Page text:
A noteworthy absentee from the Oxford Dictionary of National Biography is Kathleen Nott (1905-1999), who I came across recently. Nott was a poet, novelist, humanist and philosopher, and I think she deserves more attention.
I came across Nott because she wrote the introduction to a rare species of book – the autobiography of a female British humanist and atheist, Yvonne Stevenson, The Hot-House Plant: An autobiography of a young girl (London, Elek/Pemberton, 1976), that I bought (but failed to read until recently) in a second hand bookshop. Nott seems not to have written her own autobiography, but has left a considerable body of work of interest to the historian of humanism.
Leading amongst this is her book, The Emperor’s Clothes (London, William Heinemann, 1953), which is a broad assault on the literary Christian revival which had started in the thirties but which peaked in post-war England. The book was directed against what she called the ‘dogmatic insolence’ of T.S. Elliot, Dorothy L. Sayers, C.S. Lewis, Grahame Greene and Evelyn Waugh. She described these men (and one woman) as those determined ‘to re-establish the intellectual sovereignty of theology’. Her book is a close analysis of what she regards as their ‘neo-scholasticism’, which she portrays as attempting to subvert the place of science and rationalism by asserting the moral authority of Christianity over human action and development.
At the heart of her work is the application of what we might now call evidence-based analysis. This she applies when having ‘a go’ at a literary historian – Basil Willey who wrote a well-known book, The Seventeenth Century Background (1934). This she describes as seeking to take the science out of the Renaissance by commanding an alternative ‘truth’ from divinity, evident in something Willey describes as ‘the whole of reality’ (as distinct from merely the scientific reality).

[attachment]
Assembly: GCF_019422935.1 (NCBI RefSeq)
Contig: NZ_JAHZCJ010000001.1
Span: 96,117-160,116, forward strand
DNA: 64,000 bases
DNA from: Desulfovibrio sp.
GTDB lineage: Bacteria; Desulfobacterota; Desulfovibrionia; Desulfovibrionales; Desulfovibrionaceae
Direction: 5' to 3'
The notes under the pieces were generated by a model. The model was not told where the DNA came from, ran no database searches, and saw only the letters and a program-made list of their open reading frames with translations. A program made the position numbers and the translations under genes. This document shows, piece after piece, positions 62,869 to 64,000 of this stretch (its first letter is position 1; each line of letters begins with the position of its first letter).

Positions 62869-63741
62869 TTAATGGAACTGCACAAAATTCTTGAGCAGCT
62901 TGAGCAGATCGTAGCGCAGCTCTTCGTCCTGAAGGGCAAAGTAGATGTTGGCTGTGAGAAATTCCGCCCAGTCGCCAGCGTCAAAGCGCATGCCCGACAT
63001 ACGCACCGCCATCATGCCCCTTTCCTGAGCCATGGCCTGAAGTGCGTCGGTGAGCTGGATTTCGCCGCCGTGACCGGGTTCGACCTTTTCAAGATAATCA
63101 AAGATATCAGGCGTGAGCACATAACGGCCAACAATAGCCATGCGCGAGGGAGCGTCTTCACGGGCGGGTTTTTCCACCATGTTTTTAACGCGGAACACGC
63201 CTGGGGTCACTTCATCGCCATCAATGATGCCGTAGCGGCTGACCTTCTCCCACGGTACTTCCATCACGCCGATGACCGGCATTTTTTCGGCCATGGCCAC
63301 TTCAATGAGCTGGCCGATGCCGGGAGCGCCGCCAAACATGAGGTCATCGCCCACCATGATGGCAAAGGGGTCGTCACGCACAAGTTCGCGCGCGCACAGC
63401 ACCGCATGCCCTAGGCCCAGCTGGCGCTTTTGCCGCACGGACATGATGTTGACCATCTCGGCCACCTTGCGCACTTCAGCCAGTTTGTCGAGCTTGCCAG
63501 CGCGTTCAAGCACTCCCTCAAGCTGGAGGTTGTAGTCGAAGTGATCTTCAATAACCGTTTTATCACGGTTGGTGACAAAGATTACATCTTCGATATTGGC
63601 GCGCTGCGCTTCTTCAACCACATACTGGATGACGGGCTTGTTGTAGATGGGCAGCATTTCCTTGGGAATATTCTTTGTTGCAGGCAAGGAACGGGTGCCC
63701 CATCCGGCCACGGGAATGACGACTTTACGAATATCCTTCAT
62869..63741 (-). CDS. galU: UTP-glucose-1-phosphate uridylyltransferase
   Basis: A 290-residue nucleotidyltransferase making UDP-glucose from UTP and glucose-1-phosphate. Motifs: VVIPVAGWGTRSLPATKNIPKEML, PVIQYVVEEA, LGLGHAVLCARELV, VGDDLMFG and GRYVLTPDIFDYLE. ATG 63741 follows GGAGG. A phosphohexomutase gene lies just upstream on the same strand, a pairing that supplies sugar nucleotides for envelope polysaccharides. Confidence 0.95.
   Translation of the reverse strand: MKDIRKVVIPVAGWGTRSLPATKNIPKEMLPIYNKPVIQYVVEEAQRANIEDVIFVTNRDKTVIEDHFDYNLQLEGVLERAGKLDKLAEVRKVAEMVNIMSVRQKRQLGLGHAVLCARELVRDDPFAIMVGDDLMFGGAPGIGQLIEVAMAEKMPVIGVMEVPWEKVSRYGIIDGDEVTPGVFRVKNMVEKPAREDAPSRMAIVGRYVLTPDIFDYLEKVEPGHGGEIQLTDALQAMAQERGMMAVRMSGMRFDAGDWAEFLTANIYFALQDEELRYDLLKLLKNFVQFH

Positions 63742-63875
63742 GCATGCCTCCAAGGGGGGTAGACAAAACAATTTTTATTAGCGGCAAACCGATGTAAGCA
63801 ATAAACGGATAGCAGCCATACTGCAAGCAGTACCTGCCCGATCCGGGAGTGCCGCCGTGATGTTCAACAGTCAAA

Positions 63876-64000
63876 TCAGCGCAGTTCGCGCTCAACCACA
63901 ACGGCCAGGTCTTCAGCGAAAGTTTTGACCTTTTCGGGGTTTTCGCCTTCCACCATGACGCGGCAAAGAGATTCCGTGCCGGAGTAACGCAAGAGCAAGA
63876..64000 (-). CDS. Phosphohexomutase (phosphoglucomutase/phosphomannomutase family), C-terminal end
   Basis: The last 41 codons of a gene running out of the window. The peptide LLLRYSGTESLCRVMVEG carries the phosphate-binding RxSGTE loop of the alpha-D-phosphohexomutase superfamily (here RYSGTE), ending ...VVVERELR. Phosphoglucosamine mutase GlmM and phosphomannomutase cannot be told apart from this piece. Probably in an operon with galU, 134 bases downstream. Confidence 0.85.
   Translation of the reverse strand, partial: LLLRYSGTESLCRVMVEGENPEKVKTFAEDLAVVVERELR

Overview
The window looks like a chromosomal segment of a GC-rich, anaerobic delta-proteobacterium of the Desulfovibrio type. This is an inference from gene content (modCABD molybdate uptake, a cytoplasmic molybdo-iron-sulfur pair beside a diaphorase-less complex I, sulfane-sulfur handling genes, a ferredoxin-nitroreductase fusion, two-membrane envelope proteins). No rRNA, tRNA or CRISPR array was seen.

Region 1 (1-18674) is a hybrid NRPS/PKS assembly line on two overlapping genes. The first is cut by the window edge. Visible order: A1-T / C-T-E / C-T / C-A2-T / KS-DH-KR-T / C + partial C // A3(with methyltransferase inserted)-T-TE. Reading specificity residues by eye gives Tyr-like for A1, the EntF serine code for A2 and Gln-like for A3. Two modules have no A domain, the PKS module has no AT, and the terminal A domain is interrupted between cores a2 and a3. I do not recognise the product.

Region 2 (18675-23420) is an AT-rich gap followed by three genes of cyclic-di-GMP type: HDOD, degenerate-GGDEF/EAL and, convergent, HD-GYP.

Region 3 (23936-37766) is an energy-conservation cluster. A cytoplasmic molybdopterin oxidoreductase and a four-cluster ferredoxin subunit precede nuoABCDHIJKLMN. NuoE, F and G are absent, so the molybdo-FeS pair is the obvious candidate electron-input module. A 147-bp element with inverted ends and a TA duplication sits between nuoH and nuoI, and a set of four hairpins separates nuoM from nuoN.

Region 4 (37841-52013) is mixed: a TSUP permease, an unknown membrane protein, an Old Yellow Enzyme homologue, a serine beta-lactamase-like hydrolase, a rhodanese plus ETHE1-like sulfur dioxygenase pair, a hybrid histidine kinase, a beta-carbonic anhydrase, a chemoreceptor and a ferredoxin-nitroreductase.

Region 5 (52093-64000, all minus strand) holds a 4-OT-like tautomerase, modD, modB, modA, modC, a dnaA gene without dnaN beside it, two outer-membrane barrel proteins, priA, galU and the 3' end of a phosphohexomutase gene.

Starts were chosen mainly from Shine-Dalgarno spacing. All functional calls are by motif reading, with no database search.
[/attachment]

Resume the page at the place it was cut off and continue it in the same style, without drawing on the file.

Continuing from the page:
Nott has great fun undermining the evidential base of all these writers. She has particular enjoyment in tackling Dorothy Sayers in a chapter entitled “Lord Peter Views His Soul” (a reference to Sayer’s fictional detective, Lord Peter Wimsey). She describes Sayers along with C.S. Lewis as ‘fundamentalists’: “In both may be discerned again and again a wish to discredit scientific thinking which springs from a profounder wish to make theology paramount again.” She criticises Sayers’ attempts to ridicule scientists who fail to understand theological concepts – such as the theological meaning of the term “substance” (which, Nott argues, rests on a spurious effort to make it an equivalent to a scientist’s meaning). Certainly, Sayers thrived on heaping scorn on atheists. She did the same in 1955 to Margaret Knight after her famous BBC humanist broadcasts, accusing Knight of being ignorant about the latest advances in theology (which Knight confessed to, but didn’t see as undermining a case for reason and humanism). Sayers did the same to astronomer Fred Hoyle, ‘lecturing him through spiritual pince-nez’.
Nott’s book was described as ‘controversial’. This seems mainly because it was written in the fifties by a woman – a decade when a female atheist was especially feared, in the midst of Cold War alarm about the undermining of women’s domesticity, that she could help to subvert the Christian West. Both Nott and Knight were described as “intolerant” and “ignorant” – even by Nott’s obituarist  – and Knight’s childless marriage was used as a hook for snide remark. Though Knight and Nott, as well as a handful of other rationalists like Barbara Smoker (b. 1923),were to rise to some greater prominence in the later 1950s, 60s and 70s, the tendency towards derision of female atheism was an inelegant feature of post-war Britain.
 Kathleen Nott, The Emperor’s Clothes (London, William Heinemann, 1953), pp. 72, 255.
 Nott, p. 146.
 Nott, pp. 254-5.